01.01.2009

Simple Summer Cleanse

By Naturopath Jeremy Hill

By Naturopath Jeremy Hill

It's that time of the year again when we're keen to throw out the bad habits of the past and get off to a fresh start. So begin the year with a resolution worth making and commit to a revitalising summer cleansing program to boost energy and enhance wellbeing.

Maybe you're living free of the full blown symptoms of disease. Perhaps in the last year you've repeatedly suffered colds, or maybe you're just doing okay, healthwise. Regardless, you could probably be a little, or a lot, healthier. Good health is a lot more than "not feeling sick".

First, get to the guts of the problem by adding fibre and some yoghurt or a probiotic supplement to your meals to improve bowel health. A toxic gut stresses the body causing allergies, sensitivities, inflammation, malnutrition and liver stress.

Add to this the stressors of modern living, that "age old" problem of ageing, some extra belly fat and daily exposure to a bunch of toxins, and the fallout can be serious.

All this adds up to oxidative stress (from free radical damage) and reduced energy from the damage to the cells' powerhouses, the mitochondria. Fatigue and dysfunction in the body's organs and systems then reduce the capacity of the body to regulate itself, leading to disease.

Kick your program along with one of the biggest pieces in the health puzzle, and the missing link for most people today, exercise. I love the paradox that it takes energy to exercise and yet it makes you feel energetic. Keeping frequency, intensity and duration in mind, start your program with a slightly challenging mix of aerobic and resistance exercise, supported by some stretching.

Exercise can affect your energy, mood, body and brain more than anything else. And remember, the pain of discipline is nothing compared to the pain of regret. It's well worth it. I also recommend treating yourself to a massage to untangle any new muscle knots and assist the detox process by squeezing out congested lymph.

Don't feel the need to fast or cut out protein to achieve a good cleanse. On the contrary, high quality plant proteins such as legumes (beans, lentils, peas), nuts and seeds, and a little lean animal protein actually assist the liver's ability to remove toxins, as you release accumulated POPs (persistent organic pollutants) such as heavy metals, PCBs and dioxins.

In fact, formulated detoxification powders tend to emphasise quality protein content for this reason. They often contain concentrated, fortified low allergenic legume or rice proteins, because other protein foods such as dairy, nuts, seeds and seafood can cause allergic reactions ranging in severity.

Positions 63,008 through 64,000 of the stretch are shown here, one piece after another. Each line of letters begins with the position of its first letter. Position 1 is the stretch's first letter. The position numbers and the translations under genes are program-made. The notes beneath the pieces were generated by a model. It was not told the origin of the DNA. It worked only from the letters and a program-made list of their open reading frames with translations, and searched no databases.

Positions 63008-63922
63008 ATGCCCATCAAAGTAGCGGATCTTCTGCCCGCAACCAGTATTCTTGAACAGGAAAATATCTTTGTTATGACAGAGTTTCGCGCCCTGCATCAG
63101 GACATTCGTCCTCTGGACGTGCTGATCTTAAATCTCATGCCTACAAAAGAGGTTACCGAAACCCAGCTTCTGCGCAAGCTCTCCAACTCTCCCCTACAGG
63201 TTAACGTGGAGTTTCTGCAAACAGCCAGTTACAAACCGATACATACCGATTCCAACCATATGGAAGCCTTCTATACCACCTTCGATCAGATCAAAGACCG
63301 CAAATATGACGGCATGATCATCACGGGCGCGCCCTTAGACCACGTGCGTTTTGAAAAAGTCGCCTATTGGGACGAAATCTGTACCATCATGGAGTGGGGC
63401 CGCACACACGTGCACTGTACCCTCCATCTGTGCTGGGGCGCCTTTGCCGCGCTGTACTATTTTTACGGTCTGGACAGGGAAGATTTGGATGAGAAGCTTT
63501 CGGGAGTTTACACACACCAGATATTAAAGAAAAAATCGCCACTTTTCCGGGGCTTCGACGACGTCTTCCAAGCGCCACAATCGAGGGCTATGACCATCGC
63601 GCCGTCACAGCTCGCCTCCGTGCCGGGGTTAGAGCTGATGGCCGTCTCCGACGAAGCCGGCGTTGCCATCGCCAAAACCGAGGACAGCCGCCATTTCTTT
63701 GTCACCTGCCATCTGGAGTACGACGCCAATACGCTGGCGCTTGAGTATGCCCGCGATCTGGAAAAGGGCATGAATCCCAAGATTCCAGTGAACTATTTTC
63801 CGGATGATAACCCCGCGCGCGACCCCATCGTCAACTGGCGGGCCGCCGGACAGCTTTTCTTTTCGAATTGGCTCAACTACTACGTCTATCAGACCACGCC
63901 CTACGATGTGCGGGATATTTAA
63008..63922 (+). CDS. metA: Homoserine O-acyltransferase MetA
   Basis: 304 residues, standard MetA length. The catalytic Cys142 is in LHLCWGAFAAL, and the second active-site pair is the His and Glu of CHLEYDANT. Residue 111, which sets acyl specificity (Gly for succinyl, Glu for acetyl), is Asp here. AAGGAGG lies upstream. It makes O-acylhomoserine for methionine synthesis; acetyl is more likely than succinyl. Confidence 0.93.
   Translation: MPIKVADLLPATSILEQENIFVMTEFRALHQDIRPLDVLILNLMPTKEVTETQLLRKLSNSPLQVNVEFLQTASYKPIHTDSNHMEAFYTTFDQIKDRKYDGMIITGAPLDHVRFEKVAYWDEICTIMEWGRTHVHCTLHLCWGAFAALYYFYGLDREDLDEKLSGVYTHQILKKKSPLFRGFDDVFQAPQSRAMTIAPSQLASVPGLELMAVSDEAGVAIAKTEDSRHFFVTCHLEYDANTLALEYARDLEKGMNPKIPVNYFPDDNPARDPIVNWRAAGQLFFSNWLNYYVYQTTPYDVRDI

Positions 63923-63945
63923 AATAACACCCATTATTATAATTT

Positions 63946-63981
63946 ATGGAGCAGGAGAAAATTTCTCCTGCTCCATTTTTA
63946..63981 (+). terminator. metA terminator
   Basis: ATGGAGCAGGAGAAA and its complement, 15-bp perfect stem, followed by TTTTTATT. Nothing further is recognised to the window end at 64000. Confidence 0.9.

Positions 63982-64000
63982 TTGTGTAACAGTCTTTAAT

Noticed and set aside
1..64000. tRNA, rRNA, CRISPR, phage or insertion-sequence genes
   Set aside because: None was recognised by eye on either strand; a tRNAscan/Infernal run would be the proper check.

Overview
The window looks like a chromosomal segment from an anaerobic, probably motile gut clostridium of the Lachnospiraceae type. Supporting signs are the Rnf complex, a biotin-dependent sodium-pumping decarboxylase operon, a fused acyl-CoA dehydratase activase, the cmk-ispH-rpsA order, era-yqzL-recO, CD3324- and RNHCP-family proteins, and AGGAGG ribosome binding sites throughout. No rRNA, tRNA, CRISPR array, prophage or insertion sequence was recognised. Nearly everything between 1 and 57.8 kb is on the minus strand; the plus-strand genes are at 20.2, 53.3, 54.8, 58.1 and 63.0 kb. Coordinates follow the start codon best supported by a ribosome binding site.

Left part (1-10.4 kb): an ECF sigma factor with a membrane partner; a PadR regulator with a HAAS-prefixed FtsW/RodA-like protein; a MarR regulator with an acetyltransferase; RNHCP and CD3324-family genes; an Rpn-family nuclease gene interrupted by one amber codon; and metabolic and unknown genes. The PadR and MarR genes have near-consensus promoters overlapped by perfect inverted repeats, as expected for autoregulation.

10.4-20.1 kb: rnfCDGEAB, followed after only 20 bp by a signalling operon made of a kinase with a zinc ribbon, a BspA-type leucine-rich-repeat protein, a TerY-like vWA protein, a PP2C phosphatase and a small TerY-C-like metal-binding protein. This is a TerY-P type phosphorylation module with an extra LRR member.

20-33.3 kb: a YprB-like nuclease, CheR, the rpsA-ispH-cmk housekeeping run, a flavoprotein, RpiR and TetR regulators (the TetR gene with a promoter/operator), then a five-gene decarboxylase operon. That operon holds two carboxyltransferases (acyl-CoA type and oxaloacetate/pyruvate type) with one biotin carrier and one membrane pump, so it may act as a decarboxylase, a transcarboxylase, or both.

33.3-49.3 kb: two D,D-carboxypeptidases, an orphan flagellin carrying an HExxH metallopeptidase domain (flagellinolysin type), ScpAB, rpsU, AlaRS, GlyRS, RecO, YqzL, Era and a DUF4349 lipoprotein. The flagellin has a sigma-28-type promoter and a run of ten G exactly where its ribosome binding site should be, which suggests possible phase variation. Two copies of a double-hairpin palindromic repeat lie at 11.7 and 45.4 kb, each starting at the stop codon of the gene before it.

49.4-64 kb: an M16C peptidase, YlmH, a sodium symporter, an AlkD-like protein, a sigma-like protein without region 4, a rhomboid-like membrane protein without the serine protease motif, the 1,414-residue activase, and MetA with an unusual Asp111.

Your meals should be smaller than usual and made up predominantly of plant-based and non processed foods.

Raw food isn't necessarily better: many nutrients are made more available through cooking which deactivates the digestive inhibitors. Even goitrogens, which occur naturally in several healthy foods and may inhibit thyroid function in susceptible individuals can be made harmless through cooking.

Often on a cleanse, weight loss will occur. Unfortunately, this often welcomed change also comes with the risk of mobilised toxins, which can also oxidise cholesterol - increasing atherosclerosis risk. Obviously, the last thing you want to do when trying to get healthy is increase your heart disease risk, so be sure to load up on antioxidant support. Berries, green tea and vegetable juices are a great start, but their protective effects can be really enhanced with the correct supplements.

During a cleanse, the liver has enough to do without the extra burden of a few kilos of mobilised, potentially oxidised fat. So it may be worth supporting your cleanse with a liver tonic. This should ideally be prescribed by a professional trained in nutritional and herbal medicine. The potential for unknowingly exposing yourself to unwanted contaminants, fillers, binders and toxins in supplements is very real. Supplements can differ greatly in absorption, activity and efficacy - and toxin level is another category that deserves attention.

Heavy metal contamination in fish oils, for example, has been shown to vary over 100-fold, and recent research into a class of Ayurvedic herbal medicines known as Rasa Shastra actually found extremely high levels of mercury, lead and arsenic in about 20% of a wide sample range purchased over the internet. The study also noted heavy metals in three quarters of samples whose manufacturers actually claimed on their labels to either test for metals or follow good manufacturing practices.

The short-term goal of detoxing and recharging is easily achievable if you keep it simple, stick to a plan and develop strategies to manage potential obstacles (parties, people, habits) that may impede your progress. Your results depend on your actions and, more importantly, your mindset, so I guess the rest is up to you!

Good Health,

Jeremy

Jeremy Hill (Diploma of Natural Therapy) is a Qualified Naturopath.

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